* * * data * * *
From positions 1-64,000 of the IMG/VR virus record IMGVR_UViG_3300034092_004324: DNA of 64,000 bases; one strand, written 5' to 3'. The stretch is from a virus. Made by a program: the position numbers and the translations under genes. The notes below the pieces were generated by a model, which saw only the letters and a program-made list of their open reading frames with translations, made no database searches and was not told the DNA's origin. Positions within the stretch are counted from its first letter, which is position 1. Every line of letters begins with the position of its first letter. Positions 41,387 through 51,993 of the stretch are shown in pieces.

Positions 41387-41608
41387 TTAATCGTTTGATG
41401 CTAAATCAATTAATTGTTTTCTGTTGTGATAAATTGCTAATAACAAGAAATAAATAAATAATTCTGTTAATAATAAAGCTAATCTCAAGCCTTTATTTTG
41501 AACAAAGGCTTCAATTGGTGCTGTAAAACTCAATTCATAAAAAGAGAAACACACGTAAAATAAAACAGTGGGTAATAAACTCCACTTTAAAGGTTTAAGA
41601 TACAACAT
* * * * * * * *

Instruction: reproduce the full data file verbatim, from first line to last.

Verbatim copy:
From positions 1-64,000 of the IMG/VR virus record IMGVR_UViG_3300034092_004324: DNA of 64,000 bases; one strand, written 5' to 3'. The stretch is from a virus. Made by a program: the position numbers and the translations under genes. The notes below the pieces were generated by a model, which saw only the letters and a program-made list of their open reading frames with translations, made no database searches and was not told the DNA's origin. Positions within the stretch are counted from its first letter, which is position 1. Every line of letters begins with the position of its first letter. Positions 41,387 through 51,993 of the stretch are shown in pieces.

Positions 41387-41608
41387 TTAATCGTTTGATG
41401 CTAAATCAATTAATTGTTTTCTGTTGTGATAAATTGCTAATAACAAGAAATAAATAAATAATTCTGTTAATAATAAAGCTAATCTCAAGCCTTTATTTTG
41501 AACAAAGGCTTCAATTGGTGCTGTAAAACTCAATTCATAAAAAGAGAAACACACGTAAAATAAAACAGTGGGTAATAAACTCCACTTTAAAGGTTTAAGA
41601 TACAACAT